You can consider providing an onsite childcare facility that employs a trusted staff and takes the guesswork and frustrations out of other babysitting and daycare services. If this is not possible, you may want to offer your employees a childcare service discount to alleviate the stresses of caring for children during the workday and reduce the amount of missed work.
If neither one of these options is feasible for your business, try to allow your employees at least some flexibility to care for their children. This can include the ability to take time off to pick up a sick child from school, the ability to see a child’s school play at lunch time, or flexible start/end time for parents who drop off or pick up kids from school.
One of the best ways to boost employee morale and help workers get to know each other in a non-stressful capacity is by offering an occasional company outing. This type of outing can be as low-key or as extravagant as you like, depending on your company’s culture and budget for such things.
For example, you could organize a company-paid lunch either to be catered into the office or at a favorite group-friendly restaurant nearby. Happy hours, holiday parties, birthday celebrations, and park days are other fun ways to get out of the office and bond in a non-traditional setting. However, you don’t have to even leave the office to achieve this feeling of camaraderie. Some small companies have found great success in “breakfast club” programs in which employees take turns bringing in their favorite breakfast foods (either homemade or store-bought) to share with co-workers.
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Spotlight on: Seniors
Reducing stress to increase performance in all aspects of life – including one’s job – is the ultimate goal of work-life balance. Adapt your benefits to address the needs of your work force, and watch as stress is reduced, work-life balance is enhanced, and satisfied, happier employees are driven to succeed in their roles.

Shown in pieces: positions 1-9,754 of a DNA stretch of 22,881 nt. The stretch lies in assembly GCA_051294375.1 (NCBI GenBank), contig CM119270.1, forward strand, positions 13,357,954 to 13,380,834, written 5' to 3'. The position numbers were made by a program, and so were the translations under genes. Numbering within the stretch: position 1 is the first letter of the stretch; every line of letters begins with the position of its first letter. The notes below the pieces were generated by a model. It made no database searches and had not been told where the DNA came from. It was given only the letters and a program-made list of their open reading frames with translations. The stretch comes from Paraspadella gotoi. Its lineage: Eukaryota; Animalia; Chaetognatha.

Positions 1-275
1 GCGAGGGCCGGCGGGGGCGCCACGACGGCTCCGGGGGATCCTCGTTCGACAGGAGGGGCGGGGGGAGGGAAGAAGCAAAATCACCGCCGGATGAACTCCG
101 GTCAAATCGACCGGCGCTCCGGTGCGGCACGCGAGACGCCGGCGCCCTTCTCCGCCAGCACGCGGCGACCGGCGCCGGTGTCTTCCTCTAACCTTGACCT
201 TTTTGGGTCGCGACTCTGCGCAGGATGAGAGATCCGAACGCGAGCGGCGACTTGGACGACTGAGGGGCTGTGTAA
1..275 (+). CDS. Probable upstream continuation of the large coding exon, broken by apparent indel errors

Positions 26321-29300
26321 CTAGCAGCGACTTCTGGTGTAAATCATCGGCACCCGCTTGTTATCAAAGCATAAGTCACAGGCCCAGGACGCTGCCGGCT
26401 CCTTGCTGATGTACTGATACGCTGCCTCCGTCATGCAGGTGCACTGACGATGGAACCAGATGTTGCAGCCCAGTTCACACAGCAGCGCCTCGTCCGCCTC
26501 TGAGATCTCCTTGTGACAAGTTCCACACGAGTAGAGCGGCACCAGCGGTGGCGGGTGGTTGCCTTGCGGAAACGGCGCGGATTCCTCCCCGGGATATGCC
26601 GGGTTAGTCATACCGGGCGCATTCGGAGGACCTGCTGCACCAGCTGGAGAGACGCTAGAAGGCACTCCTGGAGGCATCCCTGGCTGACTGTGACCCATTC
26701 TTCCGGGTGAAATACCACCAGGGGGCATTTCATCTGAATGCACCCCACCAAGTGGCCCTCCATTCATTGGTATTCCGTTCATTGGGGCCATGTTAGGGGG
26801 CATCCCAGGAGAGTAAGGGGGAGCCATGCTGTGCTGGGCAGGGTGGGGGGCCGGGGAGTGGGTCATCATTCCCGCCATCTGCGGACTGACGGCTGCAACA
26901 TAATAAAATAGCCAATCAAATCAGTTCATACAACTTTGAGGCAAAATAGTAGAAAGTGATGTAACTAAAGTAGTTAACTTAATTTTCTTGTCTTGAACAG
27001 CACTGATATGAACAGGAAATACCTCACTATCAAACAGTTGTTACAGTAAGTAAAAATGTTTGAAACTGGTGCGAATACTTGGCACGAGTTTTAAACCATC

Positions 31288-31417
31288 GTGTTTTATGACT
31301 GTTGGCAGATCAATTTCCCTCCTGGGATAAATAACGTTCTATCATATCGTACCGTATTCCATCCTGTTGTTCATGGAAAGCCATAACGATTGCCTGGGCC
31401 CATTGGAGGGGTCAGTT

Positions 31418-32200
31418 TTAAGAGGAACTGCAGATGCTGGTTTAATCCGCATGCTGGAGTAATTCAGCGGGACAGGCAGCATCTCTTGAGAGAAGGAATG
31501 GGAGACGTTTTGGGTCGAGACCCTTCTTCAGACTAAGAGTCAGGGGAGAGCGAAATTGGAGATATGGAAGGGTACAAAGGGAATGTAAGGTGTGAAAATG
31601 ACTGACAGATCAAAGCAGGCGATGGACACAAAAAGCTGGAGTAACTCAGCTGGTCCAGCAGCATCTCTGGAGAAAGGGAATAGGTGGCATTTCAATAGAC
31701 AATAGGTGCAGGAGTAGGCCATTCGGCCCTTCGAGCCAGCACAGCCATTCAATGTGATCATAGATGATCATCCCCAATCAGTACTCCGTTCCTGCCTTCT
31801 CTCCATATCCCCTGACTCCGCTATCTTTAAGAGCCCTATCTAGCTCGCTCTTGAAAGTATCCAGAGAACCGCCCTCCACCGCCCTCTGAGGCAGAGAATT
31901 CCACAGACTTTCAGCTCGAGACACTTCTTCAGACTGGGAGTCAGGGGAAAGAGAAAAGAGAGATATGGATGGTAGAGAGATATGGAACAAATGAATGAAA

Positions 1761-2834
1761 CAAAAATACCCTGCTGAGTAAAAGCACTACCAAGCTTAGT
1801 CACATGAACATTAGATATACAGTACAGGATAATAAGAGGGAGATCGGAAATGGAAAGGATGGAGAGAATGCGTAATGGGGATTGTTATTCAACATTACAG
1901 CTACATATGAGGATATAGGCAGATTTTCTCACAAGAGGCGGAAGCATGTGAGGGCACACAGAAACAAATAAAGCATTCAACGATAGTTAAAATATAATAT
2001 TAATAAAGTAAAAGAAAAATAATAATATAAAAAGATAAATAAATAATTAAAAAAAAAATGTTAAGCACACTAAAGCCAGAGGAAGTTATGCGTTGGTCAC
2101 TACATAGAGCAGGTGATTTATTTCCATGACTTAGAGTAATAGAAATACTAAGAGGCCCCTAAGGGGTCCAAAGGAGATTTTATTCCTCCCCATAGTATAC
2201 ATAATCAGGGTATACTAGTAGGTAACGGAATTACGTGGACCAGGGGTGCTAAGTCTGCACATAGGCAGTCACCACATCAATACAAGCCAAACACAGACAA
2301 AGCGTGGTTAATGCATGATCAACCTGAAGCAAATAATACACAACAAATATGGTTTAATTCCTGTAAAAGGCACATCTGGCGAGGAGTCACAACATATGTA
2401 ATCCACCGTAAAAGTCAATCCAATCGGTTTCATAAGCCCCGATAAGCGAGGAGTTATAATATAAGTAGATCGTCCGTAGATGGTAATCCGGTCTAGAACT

Happy hours and supportive childcare do not exactly cater to the needs of older employees, who are often accustomed to the earlier, more traditional workplace culture that was less oriented towards serving its employees. This creates a disconnect that can exacerbate any generational gaps, and push older employees towards retirement unnaturally or prematurely.
Why does this matter? A huge segment of the US workforce is aging, with the threat of a massive wave of Baby Boomer retirement looming over. Losing older employees also means missing out on highly skilled, organized, dedicated employees with experience, who also represent a significant portion of the consumer population.
The best way to retain an awesome workforce is to serve the needs of your employees so that they can best serve your organization. With some simple tweaks, work-life balance can be sustained to meet the needs of seniors and keep them employed.
Here are some things you can offer your senior employees… although the best part is that all of these benefits can be made to serve all of your employees, directly and indirectly:
- Provide good health coverage for all employees, even part-time – Ask your employees what they would like to see improve about their health and life insurance coverage, and act on it. Take your employees’ health and wellness seriously, and they will return the respect.